After paying their debt to society, released inmates are finding themselves dinged by a hidden fee.
Prisoners are often given money when they leave jail. It could be the cash they came in with, money they earned at a prison job or funds deposited by friends or relatives. Recently, prepaid debit cards have replaced cash and checks as the way to return these funds to prisoners. Private companies market these cards as a cheaper, more convenient and secure way than checks for the institution to provide funds upon release.
But these cards can come with a cost — one paid by the inmate.
“So you could go to jail overnight with a $20 bill in your pocket and when you’re released the next day, you’re given a release debit card and it has a $10 monthly fee,” said Aleks Kajstura, legal director at the Prison Policy Initiative.
Paul Wright, director of the Human Rights Defense Center, calls the practice “offensive and unfair” and he describes the fees as “pretty outrageous” - higher than what people pay for similar prepaid cards in the outside world. He wants them banned.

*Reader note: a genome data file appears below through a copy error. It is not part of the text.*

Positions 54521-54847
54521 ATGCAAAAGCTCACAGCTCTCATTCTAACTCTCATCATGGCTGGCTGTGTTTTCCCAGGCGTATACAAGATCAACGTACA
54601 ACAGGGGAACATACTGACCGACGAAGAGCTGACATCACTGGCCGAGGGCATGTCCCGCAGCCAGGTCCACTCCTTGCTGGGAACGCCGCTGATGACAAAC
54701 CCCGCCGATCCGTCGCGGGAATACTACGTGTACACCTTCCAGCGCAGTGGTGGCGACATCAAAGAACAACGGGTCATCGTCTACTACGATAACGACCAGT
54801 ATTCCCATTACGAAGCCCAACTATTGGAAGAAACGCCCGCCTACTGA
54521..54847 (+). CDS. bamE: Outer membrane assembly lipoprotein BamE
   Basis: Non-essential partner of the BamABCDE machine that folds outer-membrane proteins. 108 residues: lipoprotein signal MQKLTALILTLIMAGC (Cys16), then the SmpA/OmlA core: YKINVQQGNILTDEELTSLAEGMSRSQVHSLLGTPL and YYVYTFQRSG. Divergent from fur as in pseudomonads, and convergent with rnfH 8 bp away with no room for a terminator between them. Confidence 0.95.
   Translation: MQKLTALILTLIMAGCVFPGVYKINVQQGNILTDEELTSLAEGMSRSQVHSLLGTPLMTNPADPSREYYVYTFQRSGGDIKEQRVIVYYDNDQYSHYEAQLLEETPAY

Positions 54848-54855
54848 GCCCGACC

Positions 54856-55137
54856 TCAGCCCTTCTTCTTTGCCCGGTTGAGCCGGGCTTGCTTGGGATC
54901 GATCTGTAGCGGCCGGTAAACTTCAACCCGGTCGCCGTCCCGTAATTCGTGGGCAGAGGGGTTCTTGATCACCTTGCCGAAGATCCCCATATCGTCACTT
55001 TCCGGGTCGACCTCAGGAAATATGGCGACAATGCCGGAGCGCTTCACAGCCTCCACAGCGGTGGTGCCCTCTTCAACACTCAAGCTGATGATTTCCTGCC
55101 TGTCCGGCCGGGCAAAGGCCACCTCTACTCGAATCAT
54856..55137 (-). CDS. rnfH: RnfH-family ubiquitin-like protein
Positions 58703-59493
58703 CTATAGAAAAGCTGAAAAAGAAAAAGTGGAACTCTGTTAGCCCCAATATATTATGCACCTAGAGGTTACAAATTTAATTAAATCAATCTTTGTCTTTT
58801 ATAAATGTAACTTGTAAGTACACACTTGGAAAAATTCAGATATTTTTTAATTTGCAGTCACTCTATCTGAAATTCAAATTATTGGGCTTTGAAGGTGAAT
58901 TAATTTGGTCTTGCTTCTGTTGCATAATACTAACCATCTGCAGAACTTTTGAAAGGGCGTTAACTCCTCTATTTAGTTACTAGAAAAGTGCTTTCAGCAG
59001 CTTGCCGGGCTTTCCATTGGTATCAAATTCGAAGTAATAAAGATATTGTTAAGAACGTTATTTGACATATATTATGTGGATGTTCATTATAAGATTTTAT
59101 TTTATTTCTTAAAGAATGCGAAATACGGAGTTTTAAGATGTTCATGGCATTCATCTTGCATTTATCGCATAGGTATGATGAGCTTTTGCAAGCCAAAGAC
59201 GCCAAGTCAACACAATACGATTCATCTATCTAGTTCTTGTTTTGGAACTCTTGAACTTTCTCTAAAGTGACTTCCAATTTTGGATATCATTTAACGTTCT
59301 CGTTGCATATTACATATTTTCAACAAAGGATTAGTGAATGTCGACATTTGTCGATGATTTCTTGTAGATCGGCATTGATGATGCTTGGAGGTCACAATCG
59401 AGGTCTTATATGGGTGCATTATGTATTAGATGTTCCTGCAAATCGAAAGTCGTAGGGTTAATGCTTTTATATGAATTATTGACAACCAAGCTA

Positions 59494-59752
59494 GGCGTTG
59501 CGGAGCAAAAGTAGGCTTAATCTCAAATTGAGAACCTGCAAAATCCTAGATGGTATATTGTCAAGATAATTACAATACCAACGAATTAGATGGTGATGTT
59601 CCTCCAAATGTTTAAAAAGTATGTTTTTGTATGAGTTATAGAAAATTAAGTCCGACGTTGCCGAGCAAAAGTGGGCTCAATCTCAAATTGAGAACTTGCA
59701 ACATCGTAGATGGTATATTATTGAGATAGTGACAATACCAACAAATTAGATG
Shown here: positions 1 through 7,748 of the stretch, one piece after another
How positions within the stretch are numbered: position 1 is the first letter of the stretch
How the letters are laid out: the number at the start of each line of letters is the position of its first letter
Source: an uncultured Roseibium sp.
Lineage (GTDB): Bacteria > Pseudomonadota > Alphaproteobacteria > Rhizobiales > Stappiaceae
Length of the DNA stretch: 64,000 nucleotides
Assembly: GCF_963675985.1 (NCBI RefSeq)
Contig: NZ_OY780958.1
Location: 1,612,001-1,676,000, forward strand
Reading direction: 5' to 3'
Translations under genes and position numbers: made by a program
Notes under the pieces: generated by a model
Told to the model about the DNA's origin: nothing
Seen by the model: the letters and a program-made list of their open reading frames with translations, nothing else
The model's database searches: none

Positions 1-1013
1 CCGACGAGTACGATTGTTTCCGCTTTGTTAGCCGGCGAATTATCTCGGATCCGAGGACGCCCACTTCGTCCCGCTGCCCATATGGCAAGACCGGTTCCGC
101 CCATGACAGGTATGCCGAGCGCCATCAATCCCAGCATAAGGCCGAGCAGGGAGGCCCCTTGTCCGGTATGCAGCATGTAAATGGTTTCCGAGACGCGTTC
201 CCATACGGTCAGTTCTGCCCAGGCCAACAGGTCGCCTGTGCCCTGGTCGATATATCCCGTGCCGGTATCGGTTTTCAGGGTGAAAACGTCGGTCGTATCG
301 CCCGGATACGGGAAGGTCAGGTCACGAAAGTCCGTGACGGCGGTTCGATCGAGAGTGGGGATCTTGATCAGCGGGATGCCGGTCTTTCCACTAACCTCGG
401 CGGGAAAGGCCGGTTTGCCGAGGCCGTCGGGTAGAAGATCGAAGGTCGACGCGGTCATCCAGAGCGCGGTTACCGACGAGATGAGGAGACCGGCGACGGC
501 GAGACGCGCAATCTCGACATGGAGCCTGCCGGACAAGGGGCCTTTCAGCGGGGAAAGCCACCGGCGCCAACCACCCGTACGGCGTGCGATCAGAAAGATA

Both groups filed petitions with the Consumer Financial Protection Bureau (CFPB) this week, asking the agency to step in and regulate this little-known marketplace. They want the CFPB to ban all fees associated with these release debit cards, or at least require the correctional facility to provide the option of cash or a check.
In its petition, the Human Rights Defense Center calls the fees “predatory” because they are not based on the cost of providing the services. These companies are profiting from “a highly vulnerable prison population,” they claim.
As proof, they provided this survey published by the Association of State Correctional Administrators last June. It shows the fee structures at 33 agencies that responded:
Account maintenance fees as high as $3.50 a week and charged even if there is no activity on the card
Balance inquiry fees from 50 cents to $1.50 at an ATM and as much as $3.95 by phone
Cash withdrawal at an ATM fees of $2 to $3.50
Fees to close the account and refund all the money on the card that range from $9.95 to $30
“By banning fees and providing alternatives, facilities can help prisoners prepare themselves to re-enter society with a greater level of control over the often meager financial resources to which they have access,” Wright told NBC News.
Read more at NBCNews.com.